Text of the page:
"Compound interest is the most powerful force in the universe."  -- Einstein

BTDretire

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Re: What do you invest in during financial independence?
« Reply #18 on: March 22, 2018, 03:31:14 PM »
Yes, of course they are planning to raise interest rates.  If that happens, then bond funds will struggle a bit, but that means the downside is a couple of a percent or so.

 I don't want to sound like I'm a market timer. I just believe if the Fed says they are raising rates, the have raised rates, rates have been at a low for many years, and the economy is in a growth situation after slow growth for so long,
that it is worth thinking the Fed's opinion has some weight.
 When you say the down side is a couple of percent, a couple of percent of what?
 If rates rise 2%, a 10 year bond losses 15% and you must hold 8 more years to get full payout.
If rates rise 2%, a 1 year bond loses 1.9% and you get full payout in just 1 year. Then you can reinvest at the
new rate which with a 2% rate increase is probably double the rate you were getting.

If someone is going to buy bonds would you tell them to buy 1 year bonds, 10 year bonds or 30 year bonds?

 
Quote
Unless of course the economy starts to sour and they decide to not raise rates.  Or stocks take a major drop and then bonds flourish as people flee the stock market.  It's not set in stone that rates will rise and bonds will fall.  If you think anyone can predict the future, even seemingly-qualified people, then I don't think you've been paying much attention to the success rate of past predictions.

Attempting to set your AA according to the latest prognostication is just silly.  Whether they raise rates in the short term or not, we're nearing the end of a long bull market.  It'll soon be a good time to own bonds.  Thinking you can simply time when this will happen is a fool's errand, no different than trying to time the stock market.  Feel free to do it yourself, but don't recommend it to others.  It's simply poor advice.  There's no other way to frame it.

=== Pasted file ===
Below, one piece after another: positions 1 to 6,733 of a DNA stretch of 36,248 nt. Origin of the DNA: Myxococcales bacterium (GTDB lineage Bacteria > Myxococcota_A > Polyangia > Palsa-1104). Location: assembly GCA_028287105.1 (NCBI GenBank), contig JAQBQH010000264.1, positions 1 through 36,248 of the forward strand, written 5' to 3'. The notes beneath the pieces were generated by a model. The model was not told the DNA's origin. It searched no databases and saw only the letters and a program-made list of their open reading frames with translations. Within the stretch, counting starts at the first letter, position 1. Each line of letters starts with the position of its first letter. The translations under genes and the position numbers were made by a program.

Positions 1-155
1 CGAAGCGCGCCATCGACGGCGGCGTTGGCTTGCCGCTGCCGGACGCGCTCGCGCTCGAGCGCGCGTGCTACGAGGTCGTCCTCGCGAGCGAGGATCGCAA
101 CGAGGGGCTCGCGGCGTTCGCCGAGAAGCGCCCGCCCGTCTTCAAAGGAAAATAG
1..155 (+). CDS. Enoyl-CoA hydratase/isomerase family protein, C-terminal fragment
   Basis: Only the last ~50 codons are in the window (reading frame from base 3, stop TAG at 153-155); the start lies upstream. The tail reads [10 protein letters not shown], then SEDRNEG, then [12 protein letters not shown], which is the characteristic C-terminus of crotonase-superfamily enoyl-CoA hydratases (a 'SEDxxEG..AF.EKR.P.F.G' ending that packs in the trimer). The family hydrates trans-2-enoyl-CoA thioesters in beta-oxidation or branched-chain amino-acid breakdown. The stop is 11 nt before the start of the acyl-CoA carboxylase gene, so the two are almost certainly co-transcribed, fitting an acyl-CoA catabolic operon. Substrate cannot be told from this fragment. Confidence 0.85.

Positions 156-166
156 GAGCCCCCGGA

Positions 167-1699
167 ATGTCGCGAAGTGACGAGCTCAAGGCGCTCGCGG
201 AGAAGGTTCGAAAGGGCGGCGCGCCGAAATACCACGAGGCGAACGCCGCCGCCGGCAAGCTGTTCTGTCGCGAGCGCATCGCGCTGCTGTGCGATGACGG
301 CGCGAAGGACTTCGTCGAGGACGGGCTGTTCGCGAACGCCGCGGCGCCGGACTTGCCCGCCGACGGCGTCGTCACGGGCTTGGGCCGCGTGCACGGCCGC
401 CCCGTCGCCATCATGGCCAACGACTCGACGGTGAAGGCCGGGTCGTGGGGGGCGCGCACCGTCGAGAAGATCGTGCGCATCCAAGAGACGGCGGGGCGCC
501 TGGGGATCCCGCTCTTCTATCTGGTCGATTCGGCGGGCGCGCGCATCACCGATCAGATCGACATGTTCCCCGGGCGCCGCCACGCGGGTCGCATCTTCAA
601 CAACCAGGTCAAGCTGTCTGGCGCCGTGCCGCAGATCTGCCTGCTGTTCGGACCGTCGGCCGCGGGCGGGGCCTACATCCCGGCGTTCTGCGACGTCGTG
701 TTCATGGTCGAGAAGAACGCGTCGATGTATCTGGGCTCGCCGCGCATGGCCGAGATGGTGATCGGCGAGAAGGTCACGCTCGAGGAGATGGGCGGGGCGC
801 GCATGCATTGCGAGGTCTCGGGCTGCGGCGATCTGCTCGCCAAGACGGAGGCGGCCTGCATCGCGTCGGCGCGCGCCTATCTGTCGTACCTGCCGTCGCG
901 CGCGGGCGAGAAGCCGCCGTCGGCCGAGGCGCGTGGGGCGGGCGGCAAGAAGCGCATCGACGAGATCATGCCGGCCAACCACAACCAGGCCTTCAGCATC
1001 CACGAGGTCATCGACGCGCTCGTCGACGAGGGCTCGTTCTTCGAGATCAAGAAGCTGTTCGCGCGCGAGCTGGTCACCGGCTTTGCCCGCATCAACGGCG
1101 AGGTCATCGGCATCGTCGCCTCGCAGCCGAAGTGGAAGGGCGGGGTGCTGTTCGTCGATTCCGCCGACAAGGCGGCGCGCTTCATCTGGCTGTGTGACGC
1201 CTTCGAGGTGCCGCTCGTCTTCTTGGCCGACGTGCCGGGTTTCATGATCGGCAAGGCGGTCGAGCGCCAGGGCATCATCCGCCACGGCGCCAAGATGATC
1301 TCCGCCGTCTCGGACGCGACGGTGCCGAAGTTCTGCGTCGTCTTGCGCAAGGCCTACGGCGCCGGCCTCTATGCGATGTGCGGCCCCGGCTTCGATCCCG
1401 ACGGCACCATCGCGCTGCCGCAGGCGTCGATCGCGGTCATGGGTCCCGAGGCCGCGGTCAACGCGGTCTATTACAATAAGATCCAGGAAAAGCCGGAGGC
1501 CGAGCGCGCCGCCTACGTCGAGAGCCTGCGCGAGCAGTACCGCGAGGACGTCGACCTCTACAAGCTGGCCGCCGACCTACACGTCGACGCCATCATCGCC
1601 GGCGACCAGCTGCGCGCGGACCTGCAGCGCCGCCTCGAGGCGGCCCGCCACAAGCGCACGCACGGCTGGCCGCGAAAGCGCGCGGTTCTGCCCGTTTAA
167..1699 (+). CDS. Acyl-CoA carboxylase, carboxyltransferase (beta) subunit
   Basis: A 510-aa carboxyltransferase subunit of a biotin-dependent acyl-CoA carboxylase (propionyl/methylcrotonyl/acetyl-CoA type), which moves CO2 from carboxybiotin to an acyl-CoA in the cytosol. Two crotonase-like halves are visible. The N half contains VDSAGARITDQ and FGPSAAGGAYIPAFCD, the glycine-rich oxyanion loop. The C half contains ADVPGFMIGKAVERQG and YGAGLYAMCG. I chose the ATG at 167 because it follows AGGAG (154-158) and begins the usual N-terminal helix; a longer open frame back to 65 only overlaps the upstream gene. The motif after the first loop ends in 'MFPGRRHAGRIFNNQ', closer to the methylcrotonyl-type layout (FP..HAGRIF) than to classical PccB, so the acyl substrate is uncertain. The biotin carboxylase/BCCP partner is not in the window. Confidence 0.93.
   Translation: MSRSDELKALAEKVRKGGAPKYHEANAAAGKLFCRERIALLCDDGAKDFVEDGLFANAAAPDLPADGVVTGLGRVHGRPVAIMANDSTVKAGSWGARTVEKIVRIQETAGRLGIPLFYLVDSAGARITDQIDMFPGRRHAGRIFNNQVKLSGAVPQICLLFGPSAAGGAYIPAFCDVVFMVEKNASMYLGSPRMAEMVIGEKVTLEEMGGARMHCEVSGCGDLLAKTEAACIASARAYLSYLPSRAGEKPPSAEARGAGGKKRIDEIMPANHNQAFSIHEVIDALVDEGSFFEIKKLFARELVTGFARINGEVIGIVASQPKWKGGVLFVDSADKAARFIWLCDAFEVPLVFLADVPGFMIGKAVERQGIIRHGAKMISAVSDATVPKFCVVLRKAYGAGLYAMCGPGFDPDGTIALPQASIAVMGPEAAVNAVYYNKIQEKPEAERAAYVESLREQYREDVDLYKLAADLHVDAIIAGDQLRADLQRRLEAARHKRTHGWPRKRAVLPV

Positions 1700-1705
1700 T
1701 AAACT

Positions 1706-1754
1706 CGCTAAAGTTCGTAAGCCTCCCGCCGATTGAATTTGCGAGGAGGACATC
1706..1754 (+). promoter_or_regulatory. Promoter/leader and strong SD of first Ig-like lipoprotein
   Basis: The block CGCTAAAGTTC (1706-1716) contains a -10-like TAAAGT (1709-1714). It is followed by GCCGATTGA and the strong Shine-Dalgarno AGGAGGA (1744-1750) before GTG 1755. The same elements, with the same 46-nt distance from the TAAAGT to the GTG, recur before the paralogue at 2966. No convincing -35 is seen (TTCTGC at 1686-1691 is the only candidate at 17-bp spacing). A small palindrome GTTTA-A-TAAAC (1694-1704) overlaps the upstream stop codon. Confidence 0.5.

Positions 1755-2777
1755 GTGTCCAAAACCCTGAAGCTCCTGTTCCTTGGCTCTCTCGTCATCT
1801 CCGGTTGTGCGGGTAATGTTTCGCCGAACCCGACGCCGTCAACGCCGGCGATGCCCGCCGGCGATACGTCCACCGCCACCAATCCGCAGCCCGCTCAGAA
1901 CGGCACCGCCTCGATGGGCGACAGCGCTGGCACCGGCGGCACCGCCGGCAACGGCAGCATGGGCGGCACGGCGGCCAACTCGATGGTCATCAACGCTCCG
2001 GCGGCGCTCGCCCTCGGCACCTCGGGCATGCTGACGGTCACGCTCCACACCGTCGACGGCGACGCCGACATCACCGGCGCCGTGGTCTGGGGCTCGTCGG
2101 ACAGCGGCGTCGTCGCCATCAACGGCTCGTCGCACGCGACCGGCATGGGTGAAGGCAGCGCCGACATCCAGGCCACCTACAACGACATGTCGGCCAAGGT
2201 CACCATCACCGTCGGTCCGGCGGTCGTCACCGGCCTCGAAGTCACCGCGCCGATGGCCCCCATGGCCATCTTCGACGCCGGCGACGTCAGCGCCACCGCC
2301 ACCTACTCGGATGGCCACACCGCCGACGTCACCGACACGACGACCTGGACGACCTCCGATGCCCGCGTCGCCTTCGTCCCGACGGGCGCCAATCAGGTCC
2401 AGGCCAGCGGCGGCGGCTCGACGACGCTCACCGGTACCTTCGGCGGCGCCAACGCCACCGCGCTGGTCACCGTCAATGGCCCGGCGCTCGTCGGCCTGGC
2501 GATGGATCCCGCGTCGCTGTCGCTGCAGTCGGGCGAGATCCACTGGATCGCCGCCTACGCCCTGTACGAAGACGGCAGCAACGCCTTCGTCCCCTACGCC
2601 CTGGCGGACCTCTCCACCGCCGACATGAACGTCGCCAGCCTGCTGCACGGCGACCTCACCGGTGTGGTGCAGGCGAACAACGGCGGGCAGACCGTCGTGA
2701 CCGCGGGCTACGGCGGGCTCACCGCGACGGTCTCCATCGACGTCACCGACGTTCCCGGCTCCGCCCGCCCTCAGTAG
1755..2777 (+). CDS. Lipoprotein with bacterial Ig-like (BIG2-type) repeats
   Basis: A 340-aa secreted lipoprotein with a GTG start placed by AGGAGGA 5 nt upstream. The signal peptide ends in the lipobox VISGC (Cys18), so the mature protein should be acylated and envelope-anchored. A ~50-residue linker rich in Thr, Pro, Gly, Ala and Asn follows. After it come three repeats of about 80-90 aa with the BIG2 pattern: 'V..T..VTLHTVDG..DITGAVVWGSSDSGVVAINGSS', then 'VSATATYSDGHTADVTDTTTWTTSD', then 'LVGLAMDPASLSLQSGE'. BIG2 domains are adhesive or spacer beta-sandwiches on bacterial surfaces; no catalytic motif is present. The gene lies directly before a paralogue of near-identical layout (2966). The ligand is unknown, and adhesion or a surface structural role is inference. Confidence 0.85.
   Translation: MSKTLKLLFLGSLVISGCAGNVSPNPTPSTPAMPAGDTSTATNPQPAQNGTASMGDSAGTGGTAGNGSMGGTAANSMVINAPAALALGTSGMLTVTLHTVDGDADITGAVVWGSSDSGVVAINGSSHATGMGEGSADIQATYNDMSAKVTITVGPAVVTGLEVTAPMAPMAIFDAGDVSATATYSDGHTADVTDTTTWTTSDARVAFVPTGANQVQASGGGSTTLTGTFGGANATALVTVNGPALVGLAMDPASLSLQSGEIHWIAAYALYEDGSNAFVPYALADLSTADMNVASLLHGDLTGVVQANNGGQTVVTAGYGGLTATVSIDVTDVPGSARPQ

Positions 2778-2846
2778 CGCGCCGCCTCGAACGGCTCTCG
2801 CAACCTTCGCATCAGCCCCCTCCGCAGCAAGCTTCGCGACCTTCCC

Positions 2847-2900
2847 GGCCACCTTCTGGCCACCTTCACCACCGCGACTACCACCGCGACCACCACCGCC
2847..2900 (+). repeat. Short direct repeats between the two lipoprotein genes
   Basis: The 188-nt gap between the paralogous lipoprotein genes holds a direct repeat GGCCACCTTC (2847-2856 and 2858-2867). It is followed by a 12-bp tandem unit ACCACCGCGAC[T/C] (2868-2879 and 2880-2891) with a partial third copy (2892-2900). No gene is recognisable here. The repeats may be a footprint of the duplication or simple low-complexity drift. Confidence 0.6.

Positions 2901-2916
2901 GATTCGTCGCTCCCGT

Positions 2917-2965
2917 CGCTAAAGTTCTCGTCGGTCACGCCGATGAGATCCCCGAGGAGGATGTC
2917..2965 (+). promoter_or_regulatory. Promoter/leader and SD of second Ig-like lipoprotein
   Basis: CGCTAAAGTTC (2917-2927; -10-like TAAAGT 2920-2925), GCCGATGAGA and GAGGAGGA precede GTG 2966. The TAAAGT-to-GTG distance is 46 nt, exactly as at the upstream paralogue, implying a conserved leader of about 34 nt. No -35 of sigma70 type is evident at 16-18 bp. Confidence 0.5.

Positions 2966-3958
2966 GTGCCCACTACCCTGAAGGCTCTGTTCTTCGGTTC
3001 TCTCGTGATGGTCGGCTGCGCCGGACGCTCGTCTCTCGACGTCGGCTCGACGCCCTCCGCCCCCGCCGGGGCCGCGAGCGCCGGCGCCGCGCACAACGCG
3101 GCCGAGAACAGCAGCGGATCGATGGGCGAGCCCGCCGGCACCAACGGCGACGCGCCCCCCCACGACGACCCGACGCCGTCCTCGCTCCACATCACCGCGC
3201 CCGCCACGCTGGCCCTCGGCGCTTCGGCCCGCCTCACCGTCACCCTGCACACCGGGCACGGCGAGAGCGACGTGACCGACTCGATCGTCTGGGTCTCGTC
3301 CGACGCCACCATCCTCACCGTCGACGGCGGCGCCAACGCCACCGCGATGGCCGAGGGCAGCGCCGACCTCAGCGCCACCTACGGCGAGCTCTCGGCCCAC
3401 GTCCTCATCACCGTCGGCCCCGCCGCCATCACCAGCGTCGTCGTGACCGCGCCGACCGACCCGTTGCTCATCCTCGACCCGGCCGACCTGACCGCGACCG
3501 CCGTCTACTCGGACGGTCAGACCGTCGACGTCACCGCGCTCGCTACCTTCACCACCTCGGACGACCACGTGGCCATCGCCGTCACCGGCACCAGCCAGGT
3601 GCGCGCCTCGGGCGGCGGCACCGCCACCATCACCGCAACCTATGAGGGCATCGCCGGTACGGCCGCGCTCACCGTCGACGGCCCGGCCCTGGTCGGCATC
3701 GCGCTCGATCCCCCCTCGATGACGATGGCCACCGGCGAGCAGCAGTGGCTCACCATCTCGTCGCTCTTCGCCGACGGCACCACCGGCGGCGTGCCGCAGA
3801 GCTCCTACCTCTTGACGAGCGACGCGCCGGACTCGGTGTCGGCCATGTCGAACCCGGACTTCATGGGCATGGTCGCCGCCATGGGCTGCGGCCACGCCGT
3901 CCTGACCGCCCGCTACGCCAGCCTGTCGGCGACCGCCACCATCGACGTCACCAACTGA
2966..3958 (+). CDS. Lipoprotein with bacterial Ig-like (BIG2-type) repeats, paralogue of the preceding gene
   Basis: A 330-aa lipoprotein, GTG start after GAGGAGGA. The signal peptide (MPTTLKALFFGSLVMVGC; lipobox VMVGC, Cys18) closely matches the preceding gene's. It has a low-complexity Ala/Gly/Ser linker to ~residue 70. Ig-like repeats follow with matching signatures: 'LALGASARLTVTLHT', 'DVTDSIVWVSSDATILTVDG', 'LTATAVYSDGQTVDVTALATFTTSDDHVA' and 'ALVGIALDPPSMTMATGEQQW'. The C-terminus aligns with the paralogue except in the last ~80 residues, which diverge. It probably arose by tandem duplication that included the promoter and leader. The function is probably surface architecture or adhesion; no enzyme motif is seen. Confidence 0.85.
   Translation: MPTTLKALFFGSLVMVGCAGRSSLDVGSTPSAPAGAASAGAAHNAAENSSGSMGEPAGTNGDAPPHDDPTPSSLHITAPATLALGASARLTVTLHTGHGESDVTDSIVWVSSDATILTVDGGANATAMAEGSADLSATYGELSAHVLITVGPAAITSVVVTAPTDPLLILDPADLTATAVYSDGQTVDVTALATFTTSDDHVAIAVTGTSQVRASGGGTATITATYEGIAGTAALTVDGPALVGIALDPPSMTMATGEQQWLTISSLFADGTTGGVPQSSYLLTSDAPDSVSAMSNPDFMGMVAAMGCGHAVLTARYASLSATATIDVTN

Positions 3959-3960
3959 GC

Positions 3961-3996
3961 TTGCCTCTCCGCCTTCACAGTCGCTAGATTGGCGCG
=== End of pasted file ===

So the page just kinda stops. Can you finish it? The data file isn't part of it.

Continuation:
DreamFIRE

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Re: What do you invest in during financial independence?
« Reply #19 on: March 22, 2018, 06:18:48 PM »
I'll add that just because I have very little in traditional bond funds doesn't mean I'm anywhere near 100% stocks.

Even my mutual funds are diversified including REITs and Metals/Mining and even energy (which hasn't done well in some time.)  And I have a sizeable amount in VG Prime MM and CD's.  And to top it off, my work retirement account has a fixed income 3% guaranteed interest rate with no management fee applicable to that balance which I've been contributing to for a while.
« Last Edit: March 22, 2018, 06:20:37 PM by DreamFIRE »

Eric

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Re: What do you invest in during financial independence?
« Reply #20 on: March 22, 2018, 06:48:10 PM »
If someone is going to buy bonds would you tell them to buy 1 year bonds, 10 year bonds or 30 year bonds?

A mix.  I prefer the Vanguard Total Bond Market Fund, VBTLX.

The downside of a couple of percent means that VBTLX is unlikely to lose more than 2% in any given year.  The worst performance since 2003 was -1.97% (which happened in 2013).  The fed also increased rates from mid 2004 - mid 2007.

Fed rates:
https://fred.stlouisfed.org/series/FEDFUNDS

VBTLX yearly returns:
https://personal.vanguard.com/us/funds/snapshot?FundIntExt=INT&FundId=0584&funds_disable_redirect=true#tab=1a

Not sure how to put them on the same chart, but it's clear that raising rates doesn't not mean bond funds will lose money.  As such, people should buy them without consideration of hypothetical interest rate increases.
« Last Edit: March 22, 2018, 06:50:45 PM by Eric »
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BTDretire

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Re: What do you invest in during financial independence?
« Reply #21 on: March 23, 2018, 07:33:31 AM »
Just a couple quibles, between July 8, 2016 and Dec 16, 2016 VBTLX dropped 5.5%
and Between Sept 6, 2017  and Mar 9, 2017 VBTLX dropped 3.9%.

 I'm sure a bond fund is a bit more stable as the shorter term bonds are renewed at higher rates (if rates do increase)
I would stick with shorter term duration for now.

We will disagree, but I would not buy long term bonds or bonds funds now. Although I agree a fund will be more stable than a single bond.
 I think it is prudent to believe what the Fed says they are going to do.

Here's a chart showing the stability of Shorter duration 2.9 yr bond fund VBISX vs an Intermediate duration 6.1 yr bond fund VBTLX vs Fed funds rate.